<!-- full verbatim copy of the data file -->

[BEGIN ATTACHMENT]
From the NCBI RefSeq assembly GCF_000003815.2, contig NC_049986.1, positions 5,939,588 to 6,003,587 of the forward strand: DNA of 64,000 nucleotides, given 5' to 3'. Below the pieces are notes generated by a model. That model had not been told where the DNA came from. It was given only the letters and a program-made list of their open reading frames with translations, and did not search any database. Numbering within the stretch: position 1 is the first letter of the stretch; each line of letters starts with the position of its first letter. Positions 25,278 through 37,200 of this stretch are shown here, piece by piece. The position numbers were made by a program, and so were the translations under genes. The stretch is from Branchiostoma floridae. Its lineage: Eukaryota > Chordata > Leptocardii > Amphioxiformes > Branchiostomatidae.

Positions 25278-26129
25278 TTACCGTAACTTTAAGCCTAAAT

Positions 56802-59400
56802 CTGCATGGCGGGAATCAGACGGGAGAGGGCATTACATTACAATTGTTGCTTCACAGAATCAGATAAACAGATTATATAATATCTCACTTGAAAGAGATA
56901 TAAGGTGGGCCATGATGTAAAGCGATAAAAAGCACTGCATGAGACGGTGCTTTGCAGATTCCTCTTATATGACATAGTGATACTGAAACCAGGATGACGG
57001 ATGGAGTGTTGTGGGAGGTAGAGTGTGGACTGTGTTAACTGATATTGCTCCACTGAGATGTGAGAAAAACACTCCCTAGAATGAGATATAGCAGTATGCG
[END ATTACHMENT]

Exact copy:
From the NCBI RefSeq assembly GCF_000003815.2, contig NC_049986.1, positions 5,939,588 to 6,003,587 of the forward strand: DNA of 64,000 nucleotides, given 5' to 3'. Below the pieces are notes generated by a model. That model had not been told where the DNA came from. It was given only the letters and a program-made list of their open reading frames with translations, and did not search any database. Numbering within the stretch: position 1 is the first letter of the stretch; each line of letters starts with the position of its first letter. Positions 25,278 through 37,200 of this stretch are shown here, piece by piece. The position numbers were made by a program, and so were the translations under genes. The stretch is from Branchiostoma floridae. Its lineage: Eukaryota > Chordata > Leptocardii > Amphioxiformes > Branchiostomatidae.

Positions 25278-26129
25278 TTACCGTAACTTTAAGCCTAAAT

Positions 56802-59400
56802 CTGCATGGCGGGAATCAGACGGGAGAGGGCATTACATTACAATTGTTGCTTCACAGAATCAGATAAACAGATTATATAATATCTCACTTGAAAGAGATA
56901 TAAGGTGGGCCATGATGTAAAGCGATAAAAAGCACTGCATGAGACGGTGCTTTGCAGATTCCTCTTATATGACATAGTGATACTGAAACCAGGATGACGG
57001 ATGGAGTGTTGTGGGAGGTAGAGTGTGGACTGTGTTAACTGATATTGCTCCACTGAGATGTGAGAAAAACACTCCCTAGAATGAGATATAGCAGTATGCG